Liked by 3 people

    • theotherlestrangegirl says:

      fiddlrts,

      Your experience is very much like my own with my husband, almost exactly. We are friends, a team, and we help each other out. I make more money than him, and he always does the ironing because I hate it. Neither of those things are a problem for us though. We work together to make our lives, and our marriage, work. In my experience, patriarchy puts an unnecessary strain on families that could otherwise be a lot happier if they would just cool it.

      Liked by 2 people

      • fiddlrts says:

        Count me as another man who enjoys ironing. Most of the time, I lovingly iron my wife’s uniforms (she is an RN) along with my own clothes. My dad has mad household skills too, and my sons are learning to carry their own weight too.

        “Patriarchy puts an unnecessary strain on families that could otherwise be a lot happier if they would just cool it.” Very much true. Patriarchy just places burdens on people that are unnecessary.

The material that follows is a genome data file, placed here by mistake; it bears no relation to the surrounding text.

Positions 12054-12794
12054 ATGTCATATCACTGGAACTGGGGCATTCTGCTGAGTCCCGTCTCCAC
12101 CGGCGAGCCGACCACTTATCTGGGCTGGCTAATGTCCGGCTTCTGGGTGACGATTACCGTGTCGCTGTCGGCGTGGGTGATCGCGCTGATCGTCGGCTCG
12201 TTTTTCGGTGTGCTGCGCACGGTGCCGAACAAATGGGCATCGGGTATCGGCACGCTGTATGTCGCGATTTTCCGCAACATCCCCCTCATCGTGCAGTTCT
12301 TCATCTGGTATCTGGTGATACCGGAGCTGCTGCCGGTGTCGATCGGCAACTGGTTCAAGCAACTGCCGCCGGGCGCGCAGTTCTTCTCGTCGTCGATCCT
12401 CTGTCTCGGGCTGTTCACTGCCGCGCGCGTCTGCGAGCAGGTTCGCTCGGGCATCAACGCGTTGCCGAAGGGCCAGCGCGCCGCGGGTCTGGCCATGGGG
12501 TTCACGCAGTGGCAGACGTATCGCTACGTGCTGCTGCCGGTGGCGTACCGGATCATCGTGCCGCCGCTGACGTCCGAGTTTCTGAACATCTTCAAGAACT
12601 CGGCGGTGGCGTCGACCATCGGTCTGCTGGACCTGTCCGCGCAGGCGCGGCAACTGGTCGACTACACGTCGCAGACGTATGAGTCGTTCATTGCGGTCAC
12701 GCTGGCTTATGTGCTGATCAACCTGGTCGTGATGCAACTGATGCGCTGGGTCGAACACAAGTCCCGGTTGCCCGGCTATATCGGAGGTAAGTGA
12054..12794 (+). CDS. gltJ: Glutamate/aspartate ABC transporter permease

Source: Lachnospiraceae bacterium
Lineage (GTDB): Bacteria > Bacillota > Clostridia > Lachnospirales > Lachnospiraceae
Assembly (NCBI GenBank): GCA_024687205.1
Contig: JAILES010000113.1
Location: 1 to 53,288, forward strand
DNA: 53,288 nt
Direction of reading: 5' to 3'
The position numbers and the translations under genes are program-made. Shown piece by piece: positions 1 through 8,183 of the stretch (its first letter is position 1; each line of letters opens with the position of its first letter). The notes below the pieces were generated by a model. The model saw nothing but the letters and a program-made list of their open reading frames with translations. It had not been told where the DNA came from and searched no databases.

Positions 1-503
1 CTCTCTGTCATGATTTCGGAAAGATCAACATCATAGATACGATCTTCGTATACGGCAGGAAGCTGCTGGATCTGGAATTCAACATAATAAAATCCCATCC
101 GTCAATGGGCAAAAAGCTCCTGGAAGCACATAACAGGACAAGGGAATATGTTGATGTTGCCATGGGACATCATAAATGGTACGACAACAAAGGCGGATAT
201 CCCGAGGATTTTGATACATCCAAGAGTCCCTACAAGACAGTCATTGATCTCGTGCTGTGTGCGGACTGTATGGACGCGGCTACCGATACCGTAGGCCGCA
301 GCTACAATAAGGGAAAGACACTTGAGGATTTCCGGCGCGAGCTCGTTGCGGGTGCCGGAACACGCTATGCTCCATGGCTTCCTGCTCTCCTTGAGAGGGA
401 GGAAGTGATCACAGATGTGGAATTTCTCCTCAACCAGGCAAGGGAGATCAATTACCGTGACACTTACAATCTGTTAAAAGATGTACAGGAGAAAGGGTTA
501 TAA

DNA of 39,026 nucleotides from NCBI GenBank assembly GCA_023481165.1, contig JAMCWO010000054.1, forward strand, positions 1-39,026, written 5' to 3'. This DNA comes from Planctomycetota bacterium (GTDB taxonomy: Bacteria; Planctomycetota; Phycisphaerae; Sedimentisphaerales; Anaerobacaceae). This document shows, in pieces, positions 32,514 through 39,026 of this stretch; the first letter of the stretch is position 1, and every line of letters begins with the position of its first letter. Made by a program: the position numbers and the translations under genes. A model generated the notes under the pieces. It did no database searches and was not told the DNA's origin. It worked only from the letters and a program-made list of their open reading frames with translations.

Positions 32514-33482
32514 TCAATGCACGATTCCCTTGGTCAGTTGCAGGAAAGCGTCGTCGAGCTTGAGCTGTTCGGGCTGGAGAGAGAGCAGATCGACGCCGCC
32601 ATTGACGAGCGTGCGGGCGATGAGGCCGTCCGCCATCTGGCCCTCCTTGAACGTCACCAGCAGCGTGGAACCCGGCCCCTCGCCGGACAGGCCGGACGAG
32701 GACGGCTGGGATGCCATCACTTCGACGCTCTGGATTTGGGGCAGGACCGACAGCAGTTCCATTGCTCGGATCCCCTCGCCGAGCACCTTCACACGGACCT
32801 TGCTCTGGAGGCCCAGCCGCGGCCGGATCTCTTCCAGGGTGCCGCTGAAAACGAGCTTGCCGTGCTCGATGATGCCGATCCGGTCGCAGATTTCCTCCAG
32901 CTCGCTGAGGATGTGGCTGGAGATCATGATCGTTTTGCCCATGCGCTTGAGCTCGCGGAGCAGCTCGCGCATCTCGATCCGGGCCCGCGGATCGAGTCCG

Liked by 1 person

    • jesuswithoutbaggage says:

      Fiddlrts, you said: “I never wanted the pressure of “the boss” in any way. I am happier to be in an equal partnership, where we tend to take turns doing the providing and decision making.” Some men WANT to be the boss (which can be concerning) but you don’t. Why, then, should you be forced into a rigid role that does not fit you? Of course, the answer is that you should not. I think the narrow claims of Christian patriarchy are completely invalid.

      You also state: “I have had to take a more active role in childcare and housework. Which is what I often suspect is the real fear of guys like Piper: that if they don’t uphold gender roles, then they will be stuck doing the dishes and scrubbing the toilets while the wife is out bringing home the bacon.”

      What are you? Some kind of sissy? I imagine many patriarchist would think so, but that would apply to me as well. I am the one who does the laundry, helps with the dishes, and does other household things–we split the chores. We also make decisions together.